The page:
Aboriorth - The Austere Perpetuity of Nothingness

Posted on Thursday, January 05, 2012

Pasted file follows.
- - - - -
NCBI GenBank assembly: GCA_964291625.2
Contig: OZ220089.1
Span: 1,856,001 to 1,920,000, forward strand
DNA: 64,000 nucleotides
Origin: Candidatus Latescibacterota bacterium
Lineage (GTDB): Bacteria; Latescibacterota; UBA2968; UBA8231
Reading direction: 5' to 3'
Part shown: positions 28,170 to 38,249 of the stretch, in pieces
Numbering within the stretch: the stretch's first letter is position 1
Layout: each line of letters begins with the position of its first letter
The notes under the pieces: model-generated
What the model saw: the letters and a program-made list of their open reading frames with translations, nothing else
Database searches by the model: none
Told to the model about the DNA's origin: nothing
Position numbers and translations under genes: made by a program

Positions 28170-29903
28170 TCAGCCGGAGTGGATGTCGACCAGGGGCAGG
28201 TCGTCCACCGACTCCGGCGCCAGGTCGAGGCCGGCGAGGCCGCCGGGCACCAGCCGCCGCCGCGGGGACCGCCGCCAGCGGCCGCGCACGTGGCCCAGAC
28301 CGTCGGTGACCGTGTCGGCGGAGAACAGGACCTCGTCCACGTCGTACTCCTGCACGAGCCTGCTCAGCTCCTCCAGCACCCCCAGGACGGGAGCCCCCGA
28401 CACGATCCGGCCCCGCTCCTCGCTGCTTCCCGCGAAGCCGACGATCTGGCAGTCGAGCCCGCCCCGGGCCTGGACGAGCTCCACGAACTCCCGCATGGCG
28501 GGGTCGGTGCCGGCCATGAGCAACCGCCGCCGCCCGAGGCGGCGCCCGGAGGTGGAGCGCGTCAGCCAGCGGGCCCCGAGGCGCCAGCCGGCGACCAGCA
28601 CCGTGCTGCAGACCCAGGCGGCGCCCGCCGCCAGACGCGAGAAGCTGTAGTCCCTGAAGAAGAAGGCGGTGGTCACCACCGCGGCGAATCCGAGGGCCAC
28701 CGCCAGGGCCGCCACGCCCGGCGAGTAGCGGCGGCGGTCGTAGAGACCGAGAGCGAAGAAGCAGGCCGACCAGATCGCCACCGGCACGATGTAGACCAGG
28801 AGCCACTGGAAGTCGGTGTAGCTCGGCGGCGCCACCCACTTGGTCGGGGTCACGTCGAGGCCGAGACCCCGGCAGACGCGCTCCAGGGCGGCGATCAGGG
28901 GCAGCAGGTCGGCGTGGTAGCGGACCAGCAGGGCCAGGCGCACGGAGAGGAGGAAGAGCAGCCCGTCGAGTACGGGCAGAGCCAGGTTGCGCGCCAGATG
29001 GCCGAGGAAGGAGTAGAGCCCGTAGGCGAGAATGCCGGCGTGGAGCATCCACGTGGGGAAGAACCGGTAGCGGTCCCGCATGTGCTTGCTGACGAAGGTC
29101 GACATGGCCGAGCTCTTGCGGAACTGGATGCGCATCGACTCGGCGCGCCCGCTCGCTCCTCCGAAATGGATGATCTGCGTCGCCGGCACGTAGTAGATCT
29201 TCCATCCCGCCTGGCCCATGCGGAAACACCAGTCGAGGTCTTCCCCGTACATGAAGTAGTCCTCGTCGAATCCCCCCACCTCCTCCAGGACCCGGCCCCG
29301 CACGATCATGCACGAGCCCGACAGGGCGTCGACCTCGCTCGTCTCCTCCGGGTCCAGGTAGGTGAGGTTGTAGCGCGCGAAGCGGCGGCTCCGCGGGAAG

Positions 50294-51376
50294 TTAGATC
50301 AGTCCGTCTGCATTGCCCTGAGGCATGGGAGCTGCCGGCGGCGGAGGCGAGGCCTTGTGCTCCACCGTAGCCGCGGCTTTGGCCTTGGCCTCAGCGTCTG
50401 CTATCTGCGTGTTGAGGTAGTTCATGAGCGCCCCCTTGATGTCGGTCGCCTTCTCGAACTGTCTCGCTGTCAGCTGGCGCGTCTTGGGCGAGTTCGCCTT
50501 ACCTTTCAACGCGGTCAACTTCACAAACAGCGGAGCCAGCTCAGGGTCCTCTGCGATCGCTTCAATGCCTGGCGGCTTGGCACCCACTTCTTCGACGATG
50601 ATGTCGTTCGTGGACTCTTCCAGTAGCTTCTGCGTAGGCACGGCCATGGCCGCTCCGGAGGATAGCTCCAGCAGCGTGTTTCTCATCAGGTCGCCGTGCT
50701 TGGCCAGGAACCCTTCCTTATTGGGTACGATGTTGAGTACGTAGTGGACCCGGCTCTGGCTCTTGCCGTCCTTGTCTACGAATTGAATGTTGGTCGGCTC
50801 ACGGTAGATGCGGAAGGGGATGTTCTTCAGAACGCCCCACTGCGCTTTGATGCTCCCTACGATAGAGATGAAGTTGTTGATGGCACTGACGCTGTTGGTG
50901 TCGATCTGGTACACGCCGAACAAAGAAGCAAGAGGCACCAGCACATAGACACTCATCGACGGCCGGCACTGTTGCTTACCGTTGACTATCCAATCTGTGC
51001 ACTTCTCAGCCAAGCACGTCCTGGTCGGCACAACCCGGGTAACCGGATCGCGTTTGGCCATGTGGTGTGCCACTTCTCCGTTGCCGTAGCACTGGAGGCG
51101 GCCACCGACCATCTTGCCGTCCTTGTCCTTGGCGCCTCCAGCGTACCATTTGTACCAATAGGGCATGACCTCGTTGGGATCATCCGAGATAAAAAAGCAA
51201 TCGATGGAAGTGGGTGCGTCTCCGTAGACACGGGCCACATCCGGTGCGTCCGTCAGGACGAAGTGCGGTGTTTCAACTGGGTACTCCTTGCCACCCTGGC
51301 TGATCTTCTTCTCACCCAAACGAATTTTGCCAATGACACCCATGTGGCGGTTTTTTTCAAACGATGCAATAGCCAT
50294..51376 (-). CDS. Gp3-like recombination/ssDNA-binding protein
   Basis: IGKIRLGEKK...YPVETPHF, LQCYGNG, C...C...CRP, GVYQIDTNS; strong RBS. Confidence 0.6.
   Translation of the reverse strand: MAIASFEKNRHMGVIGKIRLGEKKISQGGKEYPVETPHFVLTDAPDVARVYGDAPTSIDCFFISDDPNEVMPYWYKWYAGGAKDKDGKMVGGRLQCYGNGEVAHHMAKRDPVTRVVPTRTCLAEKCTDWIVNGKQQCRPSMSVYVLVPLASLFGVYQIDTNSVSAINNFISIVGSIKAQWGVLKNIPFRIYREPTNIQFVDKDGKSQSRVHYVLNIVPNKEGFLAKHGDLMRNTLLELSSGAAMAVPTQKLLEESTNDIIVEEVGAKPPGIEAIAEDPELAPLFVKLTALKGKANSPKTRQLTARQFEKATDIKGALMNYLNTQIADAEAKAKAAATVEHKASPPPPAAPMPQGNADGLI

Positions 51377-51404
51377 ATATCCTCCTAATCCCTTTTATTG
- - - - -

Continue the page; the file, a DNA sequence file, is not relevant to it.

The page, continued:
If 2011 was anything, it was the year that quality underground Black Metal returned to prominence. At least for me personally it was. Namely Black Metal of the Suicidal Depressive variety. While men who have sex with each other will probably always prefer their Deathspell Omegas, Nachmystiums, and Xasthurs, heterosexual people who have had their hearts broken had plenty of Blackened aural misery to drown their sorrow in this year. You can add this second full-length from Spain’s one-man horde to that list as well. The Austere Perpetuity of Nothingness offers up six dark hymns for self mutilation and isolated inebriation at your disposal. Aboriorth takes a very raw and primitive approach to achieving melancholy misanthropy. I’m guessing he is a student of early Burzum, as most outfits of this genre tend to be. No complaints here. I’ll take as much classic Varg worship as you can dish out, as long as its quality, which this most certainly is. Some songs do stand out a bit above others, but the album as a whole is solid. There is a vibe of chaotic intensity ever present that remarkably does nothing to interfere with the album’s primary suicidal goal. Some people take a whole bottle of sleeping pills, I’m guessing Aboriorth would rather light himself on fire. But the end result is still emptiness and desolation. A beautiful void created from sorrow. Speaking of which, you really need to hear this cover of Nine Inch Nails’ “Hurt.” I knew the song was special when I first heard it as a fucked up high school kid, but I had no idea it would have the ability to transcend multiple genres nearly two decades later. Obviously it worked well initially as a pseudo-Industrial ballad, then as a Country song when covered by the legendary Johnny Cash (which in all honesty is most likely the version that inspired this particular cover), and now has made its way to Suicidal Black Metal anthem. It definitely steals the show here as the record’s closer. Even with some of the lyrics altered to better suit the behest of our goddess Negativity. Other highlights include: “The Truth Given in Gold Vessels and Beggar Hands” and “The Shortest Doom for the Hanged in a Silk Thread.”

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